COMMENT: By Greg Treadwell
Nikki Kaye's intervention into the Waiheke ferry debacle is welcome but there's a strong sense of rather trop tard about it all.
An urgent investigation by the MP into outright hostility that erupted last week over unreliable ferry services to the Hauraki Gulf island belies decades of neglect from governments, both left and right.
Too long has the essential public transport route been at the mercy of a relentless commercial attitude, with both central and local government watching, hands in pockets for one reason or another, from the sidelines.
This week's conflict on the wharves and even the gangplank, if reports are accurate, when ongoing delays, cancellations and under-staffed boats were just too much for some travellers, were horribly unfortunate.
That's nothing like the usual matter-of-fact but cordial relationship between the hard-working crews on Fullers' boats and the mix of workers, from shop-floor to senior management, who travel to the city each day for work.
While it's fair to say Fullers' management is not held in high regard by those who call the island their home, not their holiday destination, there has long been a catch-cry among passengers that frustrations should not be taken out on the crew.
Last week, sadly, that seemed to get forgotten among the chaos.
But whoever shoved whom on the wharves last week, the rot in the relationship has been worsening for a long time.
It has taken decades of feeling under-valued by a transport "monopoly" in a captured market, years of mistrust, secrecy and poor communication, and now months of unreliable sailings and seemingly not-sorry management, to get us to where we are today.
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And the failure of that relationship is, in a large part, down to authorities, local and central, that have allowed the public-transport aspects of the service to Waiheke to be obscured by the highly profitable tourist demand associated with the island.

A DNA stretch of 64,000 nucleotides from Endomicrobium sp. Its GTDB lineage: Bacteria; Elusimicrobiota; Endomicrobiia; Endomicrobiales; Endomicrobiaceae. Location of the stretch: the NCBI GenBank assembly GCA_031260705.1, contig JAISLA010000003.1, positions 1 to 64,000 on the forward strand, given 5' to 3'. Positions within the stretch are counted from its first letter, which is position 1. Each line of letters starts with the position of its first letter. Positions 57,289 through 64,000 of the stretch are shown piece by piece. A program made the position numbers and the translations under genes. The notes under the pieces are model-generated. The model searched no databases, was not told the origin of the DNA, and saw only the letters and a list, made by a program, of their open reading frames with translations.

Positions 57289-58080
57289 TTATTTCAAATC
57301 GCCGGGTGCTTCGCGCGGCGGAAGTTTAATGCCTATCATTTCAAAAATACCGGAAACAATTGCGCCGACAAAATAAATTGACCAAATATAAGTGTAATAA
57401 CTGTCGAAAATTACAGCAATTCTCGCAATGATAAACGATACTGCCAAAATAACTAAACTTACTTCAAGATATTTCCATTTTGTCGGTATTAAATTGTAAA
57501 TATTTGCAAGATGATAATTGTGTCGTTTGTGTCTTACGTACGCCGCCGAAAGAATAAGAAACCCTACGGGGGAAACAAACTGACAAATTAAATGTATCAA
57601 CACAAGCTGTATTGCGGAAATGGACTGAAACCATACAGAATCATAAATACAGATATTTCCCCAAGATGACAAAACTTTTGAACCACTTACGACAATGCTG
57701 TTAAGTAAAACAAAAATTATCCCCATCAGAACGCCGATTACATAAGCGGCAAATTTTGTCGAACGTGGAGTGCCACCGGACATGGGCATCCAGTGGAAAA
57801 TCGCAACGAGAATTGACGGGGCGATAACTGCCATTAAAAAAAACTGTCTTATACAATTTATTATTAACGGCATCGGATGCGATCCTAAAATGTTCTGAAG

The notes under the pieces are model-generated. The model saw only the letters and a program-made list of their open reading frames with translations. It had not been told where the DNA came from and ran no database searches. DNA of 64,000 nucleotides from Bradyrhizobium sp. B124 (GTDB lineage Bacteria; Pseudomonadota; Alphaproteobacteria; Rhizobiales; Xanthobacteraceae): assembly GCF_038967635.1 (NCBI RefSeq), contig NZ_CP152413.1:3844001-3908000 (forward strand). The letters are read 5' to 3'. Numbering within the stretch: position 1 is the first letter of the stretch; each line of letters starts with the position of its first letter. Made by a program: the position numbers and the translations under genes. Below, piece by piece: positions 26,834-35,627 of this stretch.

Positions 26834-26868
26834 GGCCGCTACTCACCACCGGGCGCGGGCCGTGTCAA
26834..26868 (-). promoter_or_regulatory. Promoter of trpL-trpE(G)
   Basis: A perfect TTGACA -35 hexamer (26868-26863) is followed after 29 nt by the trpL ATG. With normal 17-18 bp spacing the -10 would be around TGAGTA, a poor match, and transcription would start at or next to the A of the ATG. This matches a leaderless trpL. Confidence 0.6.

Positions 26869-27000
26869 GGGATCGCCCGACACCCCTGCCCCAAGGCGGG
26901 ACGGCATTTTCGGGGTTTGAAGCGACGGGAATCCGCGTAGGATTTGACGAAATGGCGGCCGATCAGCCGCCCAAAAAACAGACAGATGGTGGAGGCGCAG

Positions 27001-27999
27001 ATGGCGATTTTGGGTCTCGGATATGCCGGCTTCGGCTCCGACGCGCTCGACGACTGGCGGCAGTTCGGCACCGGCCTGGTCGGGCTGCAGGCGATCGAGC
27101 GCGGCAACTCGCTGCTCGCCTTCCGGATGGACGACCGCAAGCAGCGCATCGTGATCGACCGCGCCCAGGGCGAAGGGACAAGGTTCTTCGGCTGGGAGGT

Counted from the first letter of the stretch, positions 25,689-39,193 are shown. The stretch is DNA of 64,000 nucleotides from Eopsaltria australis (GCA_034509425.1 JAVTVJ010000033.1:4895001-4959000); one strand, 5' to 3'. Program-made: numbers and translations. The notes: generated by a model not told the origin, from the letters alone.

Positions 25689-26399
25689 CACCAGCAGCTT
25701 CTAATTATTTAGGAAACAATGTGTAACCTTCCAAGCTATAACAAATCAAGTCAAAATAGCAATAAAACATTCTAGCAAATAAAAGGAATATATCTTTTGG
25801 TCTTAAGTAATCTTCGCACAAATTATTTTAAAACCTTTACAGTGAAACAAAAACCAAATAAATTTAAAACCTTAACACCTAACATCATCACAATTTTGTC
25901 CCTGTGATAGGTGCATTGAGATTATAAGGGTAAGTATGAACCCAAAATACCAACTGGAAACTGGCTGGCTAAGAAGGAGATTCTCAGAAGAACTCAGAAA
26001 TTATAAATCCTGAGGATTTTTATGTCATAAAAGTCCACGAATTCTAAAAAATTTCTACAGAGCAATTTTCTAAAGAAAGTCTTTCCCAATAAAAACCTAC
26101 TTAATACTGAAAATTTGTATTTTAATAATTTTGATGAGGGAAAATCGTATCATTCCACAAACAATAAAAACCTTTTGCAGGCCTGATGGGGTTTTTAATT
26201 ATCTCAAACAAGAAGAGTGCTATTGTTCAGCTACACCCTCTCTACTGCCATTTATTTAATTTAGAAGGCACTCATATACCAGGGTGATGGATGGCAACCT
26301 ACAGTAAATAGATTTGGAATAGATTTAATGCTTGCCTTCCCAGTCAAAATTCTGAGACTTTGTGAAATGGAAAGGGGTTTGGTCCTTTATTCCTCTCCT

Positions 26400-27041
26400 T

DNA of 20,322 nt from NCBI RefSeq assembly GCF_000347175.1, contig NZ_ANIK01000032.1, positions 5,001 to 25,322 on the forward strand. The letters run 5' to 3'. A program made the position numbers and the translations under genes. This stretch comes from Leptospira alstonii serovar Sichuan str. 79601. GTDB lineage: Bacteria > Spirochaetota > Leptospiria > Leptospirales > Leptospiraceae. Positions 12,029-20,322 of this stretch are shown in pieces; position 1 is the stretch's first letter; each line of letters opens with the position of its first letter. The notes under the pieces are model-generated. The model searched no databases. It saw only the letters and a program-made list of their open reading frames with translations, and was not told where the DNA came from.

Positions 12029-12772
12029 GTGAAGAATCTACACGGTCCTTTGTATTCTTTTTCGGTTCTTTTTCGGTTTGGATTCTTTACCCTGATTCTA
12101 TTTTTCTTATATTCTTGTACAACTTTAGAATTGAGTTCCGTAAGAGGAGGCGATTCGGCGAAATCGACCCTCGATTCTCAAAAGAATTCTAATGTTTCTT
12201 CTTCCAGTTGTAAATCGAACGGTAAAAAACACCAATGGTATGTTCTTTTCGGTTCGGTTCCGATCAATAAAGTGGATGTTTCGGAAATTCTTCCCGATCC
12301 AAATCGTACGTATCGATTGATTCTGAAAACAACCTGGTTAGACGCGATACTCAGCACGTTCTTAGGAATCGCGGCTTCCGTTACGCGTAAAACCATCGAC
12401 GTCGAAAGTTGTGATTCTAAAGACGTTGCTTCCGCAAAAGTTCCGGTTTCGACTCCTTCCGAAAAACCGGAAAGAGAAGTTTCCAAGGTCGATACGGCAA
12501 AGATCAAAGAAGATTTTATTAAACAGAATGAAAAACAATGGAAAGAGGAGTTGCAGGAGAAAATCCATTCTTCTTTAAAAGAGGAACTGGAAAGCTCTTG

Indeed, it's no doubt hard, as you head out to your hard-earned weekend off and the beautiful gulf islands slip by, to imagine how anyone could have any issues out here in paradise.
But for a number of us (still fewer than 8500, almost all of whom do not own an infinity swimming pool), Waiheke is our home and not paradise.
It's where we must deal with all of life's issues, including, like most small places in New Zealand, harsh levels of alcohol and drug dependence, domestic violence and child abuse, suicide and poverty.
This week our idomitable island newspaper, Gulf News, pointed out that, per capita, we have more homeless than anywhere in the city.
You just don't see it when you come over to taste wine or sweep out the bach.
And public transport, for us, is critical. There is no other way. We're reminded constantly that the island is now just another suburb of Auckland but we struggle to see any other Auckland community left so vulnerable to the impacts of monopolistic commercialism.
Once a refuge for outcasts and the vulnerable, Waiheke's now the jewel in Auckland's crown, of course. If that is the case, though, should it cost an Aucklander nearly $50 just to get there for a day visit?
It's well known among island travellers as the most expensive piece of water in the world. Sydney to Manly and back is $19.80.
And over the years, authorities have done nothing to change that, enjoying the administrative and political benefits of having a hungry, committed operator in place and being reluctant to do anything that would upset that arrangement.
In fact, the Waiheke service and other gulf ferry services were deliberately excluded, as a result of lobbying, from the Public Transport Operating Model, keeping the service entirely private and out of reach of prying eyes or public subsudies that would bring fares down.
Ironically, Kaye's interest seems to be in holding Fullers accountable for their service levels. It's understandable, perhaps, that she reacts when a boilover of tempers brings media attention and so a political opportunity.
But any response should be seen against years of inaction from politicians who have allowed a place from which the city reaps heartily to be, at the same time, excluded from the benefits of regulated public transport.
- Greg Treadwell is a senior lecturer in journalism at AUT and has lived on Waiheke for more than 20 years.